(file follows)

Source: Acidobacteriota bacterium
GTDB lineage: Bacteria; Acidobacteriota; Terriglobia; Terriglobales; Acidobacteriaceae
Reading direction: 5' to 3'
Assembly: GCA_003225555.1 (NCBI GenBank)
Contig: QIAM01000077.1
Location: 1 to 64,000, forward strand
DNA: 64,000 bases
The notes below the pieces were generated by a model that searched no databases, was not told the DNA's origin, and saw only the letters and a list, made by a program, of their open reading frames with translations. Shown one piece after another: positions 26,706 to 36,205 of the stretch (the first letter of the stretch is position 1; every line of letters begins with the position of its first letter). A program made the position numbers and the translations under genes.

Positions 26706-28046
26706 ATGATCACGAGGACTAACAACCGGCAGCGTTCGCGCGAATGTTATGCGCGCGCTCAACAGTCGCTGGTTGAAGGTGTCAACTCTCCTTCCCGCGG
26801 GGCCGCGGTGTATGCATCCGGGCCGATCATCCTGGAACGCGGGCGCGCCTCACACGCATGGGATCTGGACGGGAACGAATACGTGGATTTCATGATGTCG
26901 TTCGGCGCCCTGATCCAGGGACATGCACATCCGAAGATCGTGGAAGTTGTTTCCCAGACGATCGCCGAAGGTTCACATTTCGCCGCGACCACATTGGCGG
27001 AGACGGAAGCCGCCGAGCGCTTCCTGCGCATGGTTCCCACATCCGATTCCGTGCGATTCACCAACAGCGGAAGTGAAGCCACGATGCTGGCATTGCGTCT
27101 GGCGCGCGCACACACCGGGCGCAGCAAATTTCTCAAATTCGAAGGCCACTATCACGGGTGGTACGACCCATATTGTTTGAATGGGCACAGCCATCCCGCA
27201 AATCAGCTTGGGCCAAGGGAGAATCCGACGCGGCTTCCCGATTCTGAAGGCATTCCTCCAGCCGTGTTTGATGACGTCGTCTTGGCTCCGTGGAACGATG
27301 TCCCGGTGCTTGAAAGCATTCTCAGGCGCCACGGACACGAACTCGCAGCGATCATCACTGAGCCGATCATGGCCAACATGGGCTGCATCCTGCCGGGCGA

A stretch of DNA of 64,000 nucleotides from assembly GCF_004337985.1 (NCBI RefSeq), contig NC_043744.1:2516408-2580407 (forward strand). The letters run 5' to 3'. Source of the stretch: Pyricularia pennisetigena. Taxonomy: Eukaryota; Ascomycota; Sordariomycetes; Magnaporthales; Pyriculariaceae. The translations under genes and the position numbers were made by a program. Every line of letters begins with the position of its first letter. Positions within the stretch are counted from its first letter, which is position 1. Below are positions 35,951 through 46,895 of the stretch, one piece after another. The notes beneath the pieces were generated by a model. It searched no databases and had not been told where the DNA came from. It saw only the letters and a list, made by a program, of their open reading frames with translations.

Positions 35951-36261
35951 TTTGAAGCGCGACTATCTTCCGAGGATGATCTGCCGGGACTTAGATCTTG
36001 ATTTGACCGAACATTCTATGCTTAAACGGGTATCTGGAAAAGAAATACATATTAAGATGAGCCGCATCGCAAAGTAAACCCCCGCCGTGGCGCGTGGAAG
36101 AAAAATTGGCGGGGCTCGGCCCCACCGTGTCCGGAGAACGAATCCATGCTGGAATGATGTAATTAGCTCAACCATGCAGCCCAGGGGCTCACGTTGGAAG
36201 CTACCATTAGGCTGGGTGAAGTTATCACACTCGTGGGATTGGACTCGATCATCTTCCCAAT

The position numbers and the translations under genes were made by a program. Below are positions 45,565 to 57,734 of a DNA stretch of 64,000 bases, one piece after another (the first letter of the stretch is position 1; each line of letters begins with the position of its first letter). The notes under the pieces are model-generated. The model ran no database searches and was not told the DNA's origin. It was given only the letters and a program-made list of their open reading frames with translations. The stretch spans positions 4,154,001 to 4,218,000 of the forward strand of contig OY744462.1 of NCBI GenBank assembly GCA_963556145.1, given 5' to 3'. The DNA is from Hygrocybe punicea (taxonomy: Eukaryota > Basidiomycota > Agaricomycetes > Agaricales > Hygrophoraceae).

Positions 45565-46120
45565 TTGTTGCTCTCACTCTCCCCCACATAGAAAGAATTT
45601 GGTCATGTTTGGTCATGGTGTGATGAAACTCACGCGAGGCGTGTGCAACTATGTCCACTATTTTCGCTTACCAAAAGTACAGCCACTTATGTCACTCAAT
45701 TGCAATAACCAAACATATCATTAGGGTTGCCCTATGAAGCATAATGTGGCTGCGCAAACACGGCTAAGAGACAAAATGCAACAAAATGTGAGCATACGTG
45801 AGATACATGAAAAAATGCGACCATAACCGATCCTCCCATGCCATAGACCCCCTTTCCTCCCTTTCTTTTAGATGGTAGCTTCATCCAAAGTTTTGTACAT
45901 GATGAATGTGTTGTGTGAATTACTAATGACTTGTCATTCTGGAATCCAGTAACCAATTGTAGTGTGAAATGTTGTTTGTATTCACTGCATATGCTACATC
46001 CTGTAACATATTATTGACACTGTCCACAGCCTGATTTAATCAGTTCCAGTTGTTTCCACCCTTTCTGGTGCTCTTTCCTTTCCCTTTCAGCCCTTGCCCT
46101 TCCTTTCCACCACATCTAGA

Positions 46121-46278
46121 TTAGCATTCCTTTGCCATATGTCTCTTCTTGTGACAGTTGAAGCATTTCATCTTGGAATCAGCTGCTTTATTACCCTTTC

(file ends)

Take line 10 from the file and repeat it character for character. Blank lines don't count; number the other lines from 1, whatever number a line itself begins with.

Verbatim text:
26706 ATGATCACGAGGACTAACAACCGGCAGCGTTCGCGCGAATGTTATGCGCGCGCTCAACAGTCGCTGGTTGAAGGTGTCAACTCTCCTTCCCGCGG